Background and key statistics on alcohol consumption and cancer
Alcohol and cancer
- Alcohol is one of the top three causes of cancer deaths globally.1
- In 2016, about 3,300 Canadians were diagnosed with alcohol-related cancer.2
- Alcohol is linked to several cancers including oropharynx, larynx, esophagus, liver, breast, colon, rectum, pancreas, lung, and prostate.3
- Risk increases when alcohol is combined with tobacco use, unhealthy eating, and lack of physical activity.4
Relative risks by cancer type and alcohol intake (drinks per day)
Cancer risk increases among heavy and moderate drinkers; but even light drinkers are at risk.5
Alcohol consumption in Canada
- Nearly 80% of Canadians 15 years and over consume alcohol up to 9 litres per capita per year compared to the global average of 6 litres.6
- Alcohol consumption patterns depend on jurisdiction, sex, age, sexual orientation, socioeconomic status, and Indigeneity.
- Less alcohol consumption is better for reducing cancer risk.7
- Different low-risk drinking guidelines exist:
- The World Cancer Research Fund recommends abstinence.8
- The Canadian Cancer Society recommends no more than 2 drinks a day for men and 1 for women.9
- Canada’s Low Risk Alcohol Drinking Guidelines recommends no more than 3 drinks a day for men and 2 for women.10
Percentage of Canadians (aged 18+) who reported drinking in the past year, by jurisdiction – 2019
Between 73% and 84% of people in Canada reported drinking in the past year.
Public perceptions of alcohol and cancer
Most Canadians are not aware that alcohol can cause cancer. The more informed the public is, the more they support alcohol policies.
- Heavy drinkers typically oppose alcohol policies, especially those that limit access and availability.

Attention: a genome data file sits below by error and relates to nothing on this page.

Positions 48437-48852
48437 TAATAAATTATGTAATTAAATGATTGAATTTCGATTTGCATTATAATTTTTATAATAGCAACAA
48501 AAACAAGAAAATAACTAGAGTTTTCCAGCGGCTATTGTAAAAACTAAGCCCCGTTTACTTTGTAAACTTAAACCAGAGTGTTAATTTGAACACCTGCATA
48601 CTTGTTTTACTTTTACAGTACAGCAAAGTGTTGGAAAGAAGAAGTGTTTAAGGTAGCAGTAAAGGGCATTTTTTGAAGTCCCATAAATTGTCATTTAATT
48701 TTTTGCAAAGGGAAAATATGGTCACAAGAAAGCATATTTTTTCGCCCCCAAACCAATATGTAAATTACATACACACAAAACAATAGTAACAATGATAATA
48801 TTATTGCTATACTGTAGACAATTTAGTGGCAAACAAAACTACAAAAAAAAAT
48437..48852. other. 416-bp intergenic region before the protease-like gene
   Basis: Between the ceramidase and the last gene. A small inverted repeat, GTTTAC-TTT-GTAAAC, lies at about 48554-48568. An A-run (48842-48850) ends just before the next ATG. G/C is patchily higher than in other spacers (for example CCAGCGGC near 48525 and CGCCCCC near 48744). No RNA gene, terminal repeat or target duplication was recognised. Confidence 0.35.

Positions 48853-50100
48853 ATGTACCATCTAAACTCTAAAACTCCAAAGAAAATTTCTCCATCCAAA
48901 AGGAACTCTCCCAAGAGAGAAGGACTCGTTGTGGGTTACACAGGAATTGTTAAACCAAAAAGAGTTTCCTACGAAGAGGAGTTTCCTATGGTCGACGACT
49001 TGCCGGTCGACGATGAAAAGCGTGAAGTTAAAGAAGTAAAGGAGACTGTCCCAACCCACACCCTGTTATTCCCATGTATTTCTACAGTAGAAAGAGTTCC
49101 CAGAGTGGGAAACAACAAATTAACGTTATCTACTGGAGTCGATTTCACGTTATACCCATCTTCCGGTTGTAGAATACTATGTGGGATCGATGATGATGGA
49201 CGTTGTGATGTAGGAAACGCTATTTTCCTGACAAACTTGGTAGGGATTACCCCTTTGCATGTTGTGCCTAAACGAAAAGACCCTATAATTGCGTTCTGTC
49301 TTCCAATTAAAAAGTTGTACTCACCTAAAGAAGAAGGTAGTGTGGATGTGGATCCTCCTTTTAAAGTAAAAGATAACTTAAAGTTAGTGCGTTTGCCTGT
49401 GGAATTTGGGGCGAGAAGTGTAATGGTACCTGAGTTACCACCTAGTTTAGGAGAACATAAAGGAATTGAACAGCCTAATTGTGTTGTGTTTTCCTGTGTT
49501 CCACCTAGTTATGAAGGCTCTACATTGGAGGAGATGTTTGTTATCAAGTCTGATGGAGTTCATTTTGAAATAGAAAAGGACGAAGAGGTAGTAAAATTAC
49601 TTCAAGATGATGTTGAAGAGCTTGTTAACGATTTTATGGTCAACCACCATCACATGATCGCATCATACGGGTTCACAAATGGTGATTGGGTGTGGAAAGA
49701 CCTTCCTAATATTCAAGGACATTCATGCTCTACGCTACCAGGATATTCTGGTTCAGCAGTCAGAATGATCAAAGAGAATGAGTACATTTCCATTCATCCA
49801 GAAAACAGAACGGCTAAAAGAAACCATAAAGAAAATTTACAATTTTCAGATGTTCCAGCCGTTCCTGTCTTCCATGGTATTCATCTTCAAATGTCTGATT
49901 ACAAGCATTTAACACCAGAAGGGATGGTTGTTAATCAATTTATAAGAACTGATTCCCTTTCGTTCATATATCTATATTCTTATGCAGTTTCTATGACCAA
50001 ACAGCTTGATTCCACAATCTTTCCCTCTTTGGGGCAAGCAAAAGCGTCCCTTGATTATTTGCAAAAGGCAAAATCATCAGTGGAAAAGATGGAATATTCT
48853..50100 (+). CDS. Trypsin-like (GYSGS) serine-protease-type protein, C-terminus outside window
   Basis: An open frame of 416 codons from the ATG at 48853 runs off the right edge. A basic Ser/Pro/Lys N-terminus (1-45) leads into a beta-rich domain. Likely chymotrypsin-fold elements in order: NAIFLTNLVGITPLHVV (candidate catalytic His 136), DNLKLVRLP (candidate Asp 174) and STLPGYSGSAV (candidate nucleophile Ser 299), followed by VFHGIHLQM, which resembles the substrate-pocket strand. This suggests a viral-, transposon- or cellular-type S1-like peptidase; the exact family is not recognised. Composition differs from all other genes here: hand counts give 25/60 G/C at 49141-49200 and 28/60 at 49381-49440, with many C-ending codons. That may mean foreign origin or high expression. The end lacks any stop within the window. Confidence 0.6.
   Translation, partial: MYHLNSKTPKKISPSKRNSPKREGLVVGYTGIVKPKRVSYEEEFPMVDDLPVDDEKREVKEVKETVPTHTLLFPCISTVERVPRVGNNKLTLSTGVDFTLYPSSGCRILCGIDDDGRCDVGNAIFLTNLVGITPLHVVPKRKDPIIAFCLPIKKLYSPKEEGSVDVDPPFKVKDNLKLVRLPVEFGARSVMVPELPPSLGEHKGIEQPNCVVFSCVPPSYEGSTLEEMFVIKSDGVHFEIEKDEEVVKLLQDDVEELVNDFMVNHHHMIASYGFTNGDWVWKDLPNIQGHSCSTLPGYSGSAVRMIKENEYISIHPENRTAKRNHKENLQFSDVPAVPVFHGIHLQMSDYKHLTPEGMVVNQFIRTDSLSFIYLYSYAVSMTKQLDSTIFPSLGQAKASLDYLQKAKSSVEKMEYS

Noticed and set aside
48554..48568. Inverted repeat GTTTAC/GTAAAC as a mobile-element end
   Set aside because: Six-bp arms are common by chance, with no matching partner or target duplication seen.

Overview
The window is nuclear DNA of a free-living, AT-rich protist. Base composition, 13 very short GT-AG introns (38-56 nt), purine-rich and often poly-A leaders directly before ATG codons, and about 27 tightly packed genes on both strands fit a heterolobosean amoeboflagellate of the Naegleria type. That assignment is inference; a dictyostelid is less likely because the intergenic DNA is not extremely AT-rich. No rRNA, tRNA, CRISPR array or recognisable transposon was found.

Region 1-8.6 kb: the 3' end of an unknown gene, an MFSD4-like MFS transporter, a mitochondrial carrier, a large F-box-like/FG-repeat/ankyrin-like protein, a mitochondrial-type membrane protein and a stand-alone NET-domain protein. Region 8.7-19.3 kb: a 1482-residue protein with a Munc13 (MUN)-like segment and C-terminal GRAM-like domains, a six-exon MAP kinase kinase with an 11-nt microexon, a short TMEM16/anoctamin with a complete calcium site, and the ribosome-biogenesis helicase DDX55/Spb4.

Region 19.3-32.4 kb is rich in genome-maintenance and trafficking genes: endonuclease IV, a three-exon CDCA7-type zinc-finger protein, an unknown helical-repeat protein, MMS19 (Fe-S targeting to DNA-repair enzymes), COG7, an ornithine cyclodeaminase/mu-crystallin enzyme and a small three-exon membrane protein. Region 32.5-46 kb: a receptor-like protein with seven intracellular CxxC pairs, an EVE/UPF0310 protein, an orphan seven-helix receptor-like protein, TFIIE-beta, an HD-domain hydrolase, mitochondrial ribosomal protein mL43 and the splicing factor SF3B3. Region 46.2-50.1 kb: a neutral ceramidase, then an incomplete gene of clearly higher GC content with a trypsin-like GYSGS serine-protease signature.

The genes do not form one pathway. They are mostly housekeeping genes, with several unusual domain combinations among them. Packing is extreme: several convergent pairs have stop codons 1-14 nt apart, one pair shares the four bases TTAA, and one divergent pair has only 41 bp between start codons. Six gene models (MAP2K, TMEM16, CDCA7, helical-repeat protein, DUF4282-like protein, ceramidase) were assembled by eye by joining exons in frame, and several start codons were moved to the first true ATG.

- Public health education is needed to communicate risks and support implementation of alcohol policies.
- Strong health messages, including warning labels, can shift drinking behaviours.11
McMaster Health Forum
In partnership with McMaster Health Forum, the Partnership commissioned a rapid synthesis on examining the costs and cost-effectiveness of policies for reducing alcohol consumption. This research informed this report on policy actions.
1 - National Cancer Institute at the National Institutes of Health. 2018. Alcohol and cancer risk (fact sheet). Cited 28 January 2021. Available from: https://www.cancer.gov/about-cancer/causes-prevention/risk/alcohol/alcohol-fact-sheet; World Cancer Research Fund. 2018. Alcoholic drinks and the risk of cancer. Cited 28 January 2021. Available from: https://www.wcrf.org/sites/default/files/Alcoholic-Drinks.pdf.
2 - How many cancer cases are due to alcohol - Canadian Cancer Society. www.cancer.ca. Cited 28 January 2021. Available from: https://www.cancer.ca/ en/prevention-and-screening/reduce-cancer-risk/ make-healthy-choices/limit-alcohol/how-manycancer-cases-are-due-to-alcohol/?region=on.
3 - Connor J. Alcohol consumption as a cause of cancer. Addiction. 2016;112(2):222-228
4 - Alcohol and Cancer Risk Fact Sheet. 2018. Cited 28 January 2021. Available from: https://www.cancer.gov/about-cancer/causesprevention/risk/alcohol/alcohol-fact-sheet.
5 - Bagnardi V, Rota M, Botteri E, Tramacere I, Islami F, Fedirko V, Scotti L, Jenab M, Turati F, Pasquali E, Pelucchi C, Galeone C, Bellocco R, Negri E, Corrao G, Boffetta P, La Vecchia C. Alcohol consumption and sitespecific cancer risk: a comprehensive dose-response meta-analysis. Br J Cancer. 2015 Feb 3;112(3):580- 93. doi: 10.1038/bjc.2014.579. Epub 2014 Nov 25.
6 - Hannah Ritchie and Max Roser. 2018. Alcohol Consumption. Available from: https://ourworldindata.org/alcohol-consumption
7 - World Health Organization. The Global Burden of Disease Study 2019. Available from: https://www.thelancet.com/gbd.
8 - Limit alcohol consumption. World Cancer Research Fund. Cited 28 January 2021. Available from: https://www.wcrf.org/dietandcancer/recommendations/limit-alcohol-consumption.
9 - Cancer and Alcohol. Canadian Centre on Substance Abuse; 2014. Cited 29 January 2021. Available from: https://ccsa.ca/sites/default/files/2019-05/CCSA-Cancer-and-Alcohol-Summary-2014-en.pdf
10 - Canadian Centre on Substance Use and Addiction. 2017. Canada's Low Risk Alcohol Drinking Guidelines (poster). Cited 28 January 2021. Available from: https:// www.ccsa.ca/sites/default/files/2019-04/2012-CanadaLow-Risk-Alcohol-Drinking-Guidelines-Poster-en.pdf.
11 - Weerasinghe A, Schoueri-Mychasiw N, Vallance K, Stockwell T, Hammond D, McGavock J et al. Improving Knowledge that Alcohol Can Cause Cancer is Associated with Consumer Support for Alcohol Policies: Findings from a Real-World Alcohol Labelling Study. International Journal of Environmental Research and Public Health. 2020;17(2):398.